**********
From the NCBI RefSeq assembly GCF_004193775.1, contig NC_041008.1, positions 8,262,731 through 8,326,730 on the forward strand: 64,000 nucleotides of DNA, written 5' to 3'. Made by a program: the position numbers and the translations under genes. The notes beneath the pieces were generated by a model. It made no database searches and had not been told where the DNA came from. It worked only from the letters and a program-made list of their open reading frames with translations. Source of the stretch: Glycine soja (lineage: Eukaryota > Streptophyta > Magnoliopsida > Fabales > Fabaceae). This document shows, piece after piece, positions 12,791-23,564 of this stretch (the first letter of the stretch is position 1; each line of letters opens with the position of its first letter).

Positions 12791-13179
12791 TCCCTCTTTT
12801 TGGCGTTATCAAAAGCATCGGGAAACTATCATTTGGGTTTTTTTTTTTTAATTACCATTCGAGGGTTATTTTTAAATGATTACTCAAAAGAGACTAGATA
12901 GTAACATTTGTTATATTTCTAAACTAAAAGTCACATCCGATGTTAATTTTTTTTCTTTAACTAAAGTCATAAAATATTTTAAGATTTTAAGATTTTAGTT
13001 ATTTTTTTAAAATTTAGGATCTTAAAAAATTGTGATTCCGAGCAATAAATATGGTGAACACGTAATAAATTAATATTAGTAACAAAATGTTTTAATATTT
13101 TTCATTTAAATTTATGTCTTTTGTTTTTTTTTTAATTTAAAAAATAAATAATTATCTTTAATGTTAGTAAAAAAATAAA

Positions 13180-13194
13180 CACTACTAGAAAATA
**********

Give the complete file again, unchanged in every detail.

From the NCBI RefSeq assembly GCF_004193775.1, contig NC_041008.1, positions 8,262,731 through 8,326,730 on the forward strand: 64,000 nucleotides of DNA, written 5' to 3'. Made by a program: the position numbers and the translations under genes. The notes beneath the pieces were generated by a model. It made no database searches and had not been told where the DNA came from. It worked only from the letters and a program-made list of their open reading frames with translations. Source of the stretch: Glycine soja (lineage: Eukaryota > Streptophyta > Magnoliopsida > Fabales > Fabaceae). This document shows, piece after piece, positions 12,791-23,564 of this stretch (the first letter of the stretch is position 1; each line of letters opens with the position of its first letter).

Positions 12791-13179
12791 TCCCTCTTTT
12801 TGGCGTTATCAAAAGCATCGGGAAACTATCATTTGGGTTTTTTTTTTTTAATTACCATTCGAGGGTTATTTTTAAATGATTACTCAAAAGAGACTAGATA
12901 GTAACATTTGTTATATTTCTAAACTAAAAGTCACATCCGATGTTAATTTTTTTTCTTTAACTAAAGTCATAAAATATTTTAAGATTTTAAGATTTTAGTT
13001 ATTTTTTTAAAATTTAGGATCTTAAAAAATTGTGATTCCGAGCAATAAATATGGTGAACACGTAATAAATTAATATTAGTAACAAAATGTTTTAATATTT
13101 TTCATTTAAATTTATGTCTTTTGTTTTTTTTTTAATTTAAAAAATAAATAATTATCTTTAATGTTAGTAAAAAAATAAA

Positions 13180-13194
13180 CACTACTAGAAAATA